• Support your understanding of what the client is telling you. 
  • Encourage the client to think about why the topic is important in the context of the project. 
These are some phrases that we use with our clients. It helps us discover the intent of a topic a client raises and whether it meets the project objective. 

  • “Can you help me understand how this helps us meet our project objective?”
  • “Can you help me understand how this impacts our project?”
  • “What specifically do you mean by X?” 
  • “Can you help me understand your intent behind this?”
  • “How will this help the learner do something differently?”
Always refer to the original project objective. The topic the client raises may be important in their world but it’s your job to help them see if it adds value to the project.

Here’s an example of clarifying the intent of a discussion topic with a client. You are in a meeting with a client discussing their induction project. The project objective is:

“Create an online induction that provides inductees with the tools and resources they need to transition with company x”.

Client: “We want to video the CEO speaking about our company history.”
You: “Can you help me understand your intent behind this?”
Client: “I think it’s important that inductees know how we started as a company.”
You: “Okay. So, referring back to the project objective, how does hearing about the company history provide inductees with the tools and resources they need to transition with your company?”

The conversation from here would differ depending on the client. Maintain a focus on adding value to the original project objective.

2. Clarify

Once you understand the intent, it’s time to clarify that you understand their point of view and the conversation that you have just had. This will ensure that you and the client have a shared understanding of the conversation outcome.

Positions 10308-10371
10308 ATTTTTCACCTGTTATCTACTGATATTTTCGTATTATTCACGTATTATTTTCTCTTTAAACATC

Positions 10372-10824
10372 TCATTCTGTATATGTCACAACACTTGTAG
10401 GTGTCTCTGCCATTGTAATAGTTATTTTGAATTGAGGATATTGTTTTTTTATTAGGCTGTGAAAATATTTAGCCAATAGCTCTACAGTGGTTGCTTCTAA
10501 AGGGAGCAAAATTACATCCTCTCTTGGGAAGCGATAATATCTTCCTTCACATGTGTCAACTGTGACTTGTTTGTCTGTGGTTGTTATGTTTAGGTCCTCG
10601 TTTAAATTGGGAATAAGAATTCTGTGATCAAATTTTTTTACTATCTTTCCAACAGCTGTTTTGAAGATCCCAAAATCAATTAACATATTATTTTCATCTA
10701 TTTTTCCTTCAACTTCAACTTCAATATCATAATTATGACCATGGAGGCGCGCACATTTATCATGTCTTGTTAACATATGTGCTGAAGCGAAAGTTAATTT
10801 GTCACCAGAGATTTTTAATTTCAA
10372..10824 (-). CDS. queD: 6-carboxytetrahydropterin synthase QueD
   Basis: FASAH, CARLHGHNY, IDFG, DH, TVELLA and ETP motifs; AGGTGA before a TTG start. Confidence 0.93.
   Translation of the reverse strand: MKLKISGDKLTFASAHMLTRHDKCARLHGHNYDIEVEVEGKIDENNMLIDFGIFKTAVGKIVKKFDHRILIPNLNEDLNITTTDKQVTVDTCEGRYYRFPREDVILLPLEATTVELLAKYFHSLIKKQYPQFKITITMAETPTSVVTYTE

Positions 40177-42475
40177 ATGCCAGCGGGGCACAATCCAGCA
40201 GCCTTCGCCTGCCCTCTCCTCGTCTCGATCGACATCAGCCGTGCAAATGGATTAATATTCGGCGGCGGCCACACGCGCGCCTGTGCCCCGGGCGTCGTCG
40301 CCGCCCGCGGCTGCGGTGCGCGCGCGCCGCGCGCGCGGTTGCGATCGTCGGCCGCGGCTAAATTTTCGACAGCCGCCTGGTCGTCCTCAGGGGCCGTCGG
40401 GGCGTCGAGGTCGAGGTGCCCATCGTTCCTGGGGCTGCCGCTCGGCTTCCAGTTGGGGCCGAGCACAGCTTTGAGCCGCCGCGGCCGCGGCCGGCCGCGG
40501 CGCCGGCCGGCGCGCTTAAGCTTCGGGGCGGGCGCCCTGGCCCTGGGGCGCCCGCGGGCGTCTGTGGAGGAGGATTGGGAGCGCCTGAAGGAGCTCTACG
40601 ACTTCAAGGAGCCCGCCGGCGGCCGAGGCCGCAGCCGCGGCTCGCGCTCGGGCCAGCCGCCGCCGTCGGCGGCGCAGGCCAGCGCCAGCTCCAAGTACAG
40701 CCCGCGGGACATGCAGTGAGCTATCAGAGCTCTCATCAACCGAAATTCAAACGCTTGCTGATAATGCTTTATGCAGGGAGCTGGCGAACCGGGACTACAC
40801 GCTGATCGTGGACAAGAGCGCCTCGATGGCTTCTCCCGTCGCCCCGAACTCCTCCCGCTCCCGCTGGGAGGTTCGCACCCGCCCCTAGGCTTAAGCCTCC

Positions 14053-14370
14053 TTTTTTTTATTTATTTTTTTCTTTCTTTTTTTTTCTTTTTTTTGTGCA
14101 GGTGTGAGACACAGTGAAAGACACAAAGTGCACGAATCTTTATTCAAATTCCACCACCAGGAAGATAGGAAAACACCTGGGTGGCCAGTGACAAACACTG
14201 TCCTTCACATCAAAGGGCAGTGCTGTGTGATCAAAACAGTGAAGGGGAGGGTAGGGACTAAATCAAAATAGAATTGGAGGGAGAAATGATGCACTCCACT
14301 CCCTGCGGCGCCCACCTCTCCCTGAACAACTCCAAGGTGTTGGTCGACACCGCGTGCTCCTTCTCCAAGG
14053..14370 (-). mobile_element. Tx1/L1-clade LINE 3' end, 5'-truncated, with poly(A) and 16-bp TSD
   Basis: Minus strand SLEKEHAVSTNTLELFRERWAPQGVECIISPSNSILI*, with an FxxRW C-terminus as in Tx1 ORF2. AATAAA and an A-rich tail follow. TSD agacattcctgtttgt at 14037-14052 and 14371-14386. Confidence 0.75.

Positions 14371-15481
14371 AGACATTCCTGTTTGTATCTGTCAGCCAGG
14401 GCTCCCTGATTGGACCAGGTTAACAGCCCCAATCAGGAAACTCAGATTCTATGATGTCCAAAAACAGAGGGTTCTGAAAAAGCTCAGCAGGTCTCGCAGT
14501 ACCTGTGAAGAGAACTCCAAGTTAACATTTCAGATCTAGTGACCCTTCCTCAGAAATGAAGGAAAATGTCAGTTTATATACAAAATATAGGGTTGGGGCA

Say something like:

“I would like to clarify what we have just discussed to make sure I fully understand. You said X. Is that correct? (Allow client to respond. Repeat step 1 if required) From here… (see Action below)”.

3. Action

The next step is to determine actions. Potentially no action needs to be taken from the discussion. Express that to the client to close the loop on the topic.

If action does need to be taken, we do one of two things:

  • If you can think of an action during the conversation, tell the client what it is and note it down, telling them you will follow up with an email confirming it. 
  • If you can’t think of an action during the conversation, tell the client that you need time to process. Express that you will come back to them with next steps post the phone call via an email. 
That’s it for this blog! We hope that you gained value from the tips. We recommend practising these three tips and making them a habit. Since our team has had these insights, our client relationships have improved and our solutions consistently align with the original objective. 

Would you like to learn more about interacting with clients? We have got your back! Check out our mentoring sessions with our founder Kim Tuohy. She has worked with a large number of clients as an instructional designer and has learnt a lot along the way. You can also check her out on LinkedIn.

                                                     
                                                          Invest in Yourself

If you like topics like these and want to develop yourself more, check out our creator hub here. Our creator hub offers a range of templates and services that aim to support you in developing, improving and growing to meet your future needs in the instructional design and eLearning industry.

Grab the freebies such as the exact storyboard template we use, as well as case studies on how to create an induction and branching scenarios. There are paid templates to support you with writing a contract, quoting, managing a project and writing proposals. 💙💜